October 2, 1918: Suffragists Vow to Elect Allies and Oust Enemies in Senate

Founding Feminists is FMF’s daily herstory column.


Undaunted by yesterday’s two-vote loss in the Senate for the Susan B. Anthony (nationwide woman suffrage) Amendment, Alice Paul and other members of the National Woman’s Party are meeting today and tomorrow to plan their most effective response.

One thing is now certain: there will be no second vote until after the November elections, according to members of the Senate Woman Suffrage Committee. It’s the consensus of the committee’s pro-suffrage members that until the composition of the Senate is changed, the result would be another defeat.

But the 65th Congress is near the end of its term, and not only is the entire House and 1/3 of the Senate up for election, but there have been an unusual number of Senate vacancies temporarily filled recently, so a vigorous and well-run campaign could cause a major shift in favor of suffrage in the Senate. All factions of the suffrage movement will be actively working for this change. The National American Woman Suffrage Association will be targeting four anti-suffrage Senators, and the National Woman’s Party will intensify its already-announced campaign against Democrats, who have controlled both House and Senate since 1913, but have not delivered on suffrage, and continue to lag far behind Republicans in their support.

10304776_10203261326197499_4973390682940518536_nAccording to a statement released by the National Woman’s Party tonight, the outlook is very favorable:

Several vacancies occur in the Senate in November, when the terms of men now serving under appointment expire. Senator Benet of South Carolina, who voted against the suffrage amendment, contradicting the President’s statement that it was a ‘war measure,’ holds his seat only until the November election. He was defeated in the recent primaries when he ran to succeed himself, and will be followed by W.P. Pollock, who, suffragists hope, will support the President in this measure.

The appointment of Senator Martin of Kentucky, who voted for the amendment, lasts until March. Senator Baird of New Jersey was appointed by Governor Edge with the understanding that he would support President Wilson in all his war measures. In spite of this fact, he voted ‘no’ on the suffrage amendment last Tuesday. Senator Baird is contesting the November election for the short term with the Democratic candidate, Mr. Hennessy, who is a strong suffrage advocate. Governor Edge, who is running for the long term in New Jersey, and who appointed Baird, has made suffrage the first plank in the platform, showing the importance given the measure in New Jersey.

Senator Drew of New Hampshire, who also declined to support the President on this war measure, received only one vote in the recent State convention, and goes out in November. The two men running for his seat are Mr. Moses, Republican, who is a strong suffragist, and Mr. Jamisson, Democrat, whose nomination has just been announced, and whose position on suffrage is being inquired into.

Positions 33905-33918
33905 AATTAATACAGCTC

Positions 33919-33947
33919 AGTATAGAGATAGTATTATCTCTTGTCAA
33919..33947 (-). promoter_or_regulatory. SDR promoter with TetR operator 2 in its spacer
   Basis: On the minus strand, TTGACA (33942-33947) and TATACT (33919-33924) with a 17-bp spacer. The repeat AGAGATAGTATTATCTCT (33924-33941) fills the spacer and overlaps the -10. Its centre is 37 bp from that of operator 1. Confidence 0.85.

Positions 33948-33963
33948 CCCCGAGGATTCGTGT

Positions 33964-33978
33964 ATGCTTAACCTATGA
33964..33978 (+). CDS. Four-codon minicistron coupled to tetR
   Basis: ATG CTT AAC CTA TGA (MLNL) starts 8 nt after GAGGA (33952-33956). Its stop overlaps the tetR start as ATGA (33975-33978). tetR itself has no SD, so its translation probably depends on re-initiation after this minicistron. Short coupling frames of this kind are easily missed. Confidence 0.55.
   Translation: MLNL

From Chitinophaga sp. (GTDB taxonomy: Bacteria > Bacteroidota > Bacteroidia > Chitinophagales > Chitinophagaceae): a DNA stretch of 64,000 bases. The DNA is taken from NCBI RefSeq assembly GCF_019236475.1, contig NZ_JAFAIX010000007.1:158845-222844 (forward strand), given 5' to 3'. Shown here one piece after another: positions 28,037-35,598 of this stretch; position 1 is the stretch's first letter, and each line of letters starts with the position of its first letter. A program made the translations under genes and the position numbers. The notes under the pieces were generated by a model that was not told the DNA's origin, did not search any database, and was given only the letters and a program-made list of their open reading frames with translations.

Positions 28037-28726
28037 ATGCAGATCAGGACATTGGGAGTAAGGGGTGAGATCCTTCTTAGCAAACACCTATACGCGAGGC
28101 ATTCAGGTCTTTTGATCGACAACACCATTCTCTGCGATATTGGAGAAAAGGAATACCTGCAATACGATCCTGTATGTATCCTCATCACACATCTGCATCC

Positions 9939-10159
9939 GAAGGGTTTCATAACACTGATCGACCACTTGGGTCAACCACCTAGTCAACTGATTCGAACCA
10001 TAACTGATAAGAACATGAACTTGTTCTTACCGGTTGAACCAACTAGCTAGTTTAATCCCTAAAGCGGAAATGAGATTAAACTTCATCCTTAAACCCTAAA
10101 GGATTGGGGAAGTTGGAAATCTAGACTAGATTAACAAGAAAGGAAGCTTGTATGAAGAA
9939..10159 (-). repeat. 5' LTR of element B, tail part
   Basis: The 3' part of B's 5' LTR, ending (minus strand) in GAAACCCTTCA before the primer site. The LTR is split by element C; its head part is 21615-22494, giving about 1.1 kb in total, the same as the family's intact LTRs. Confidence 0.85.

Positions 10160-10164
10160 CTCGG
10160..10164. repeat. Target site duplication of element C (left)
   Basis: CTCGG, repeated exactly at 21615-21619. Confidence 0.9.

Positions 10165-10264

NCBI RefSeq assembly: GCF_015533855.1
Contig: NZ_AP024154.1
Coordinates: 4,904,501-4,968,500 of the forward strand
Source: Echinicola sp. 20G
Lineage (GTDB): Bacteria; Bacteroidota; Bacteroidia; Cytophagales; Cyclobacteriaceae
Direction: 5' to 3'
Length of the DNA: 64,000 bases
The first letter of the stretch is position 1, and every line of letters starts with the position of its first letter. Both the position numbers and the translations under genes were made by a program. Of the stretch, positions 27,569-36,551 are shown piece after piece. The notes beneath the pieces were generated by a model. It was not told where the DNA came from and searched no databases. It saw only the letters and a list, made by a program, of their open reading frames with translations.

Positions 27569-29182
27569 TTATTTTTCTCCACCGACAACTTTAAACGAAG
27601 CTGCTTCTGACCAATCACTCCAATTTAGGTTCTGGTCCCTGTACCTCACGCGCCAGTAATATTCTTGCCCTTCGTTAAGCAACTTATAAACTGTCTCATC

Vacancies occurring in suffrage States are bound to be filled by suffragists, and so will not affect the situation.

As might be expected, Republicans are taking great – and quite justifiable – pride in their party’s overwhelming support of woman suffrage. When the measure passed the House on January 10th, Democrats gave it a bare majority of 104 in favor and 102 against (50.5% support), while Republicans voted 165 in favor and 33 against (83.3% support). Three members of the Socialist Party, one from the Prohibition Party, and one Progressive Party member voted in favor as well, with one Progressive voting against, making the final tally 274-136, just enough for the 2/3 required.

In yesterday’s Senate vote, 27 Republicans and 27 Democrats favored the measure, with 10 Republicans and 20 Democrats opposed. At the last minute, Senator Andrieus Jones, Democrat of New Mexico and chief sponsor of the measure, changed his vote to “no” so that under the Senate rules he would have the right to bring it up again, thus making it officially 26 Democrats in favor and 21 opposed. Either way, Democratic support was well under the 2/3 needed (57% or 55%), and Republican support well over 2/3 (73%). Representative George Foss, Chairman of the Republican National Congressional Committee issued this statement tonight:

“Votes for women was placed on the list of necessary measures to win the war by Presidential decree in his address to the Senate. The vote taken soon after the pronouncement indicates the attitude of party support. For the measure 27 Republicans and 26 Democrats; against 10 Republicans and 21 Democrats. The defeat is charged to Democrats, who have control of the Senate by a majority of eight votes.”

“Votes for Women” may have suffered a legislative setback, but only a temporary one. Millions of women already vote in suffrage States, and will do so in November. Yesterday’s defeat has only served to make suffragists in all States even more determined to have an impact on the upcoming elections and make sure that the two Senate votes which were lacking in the 65th Congress will be present in the 66th. The Anthony Amendment can then be passed by Congress and sent to the States for ratification early in 1919, when the State Legislatures are in regular session, and ratified long before the 1920 elections.

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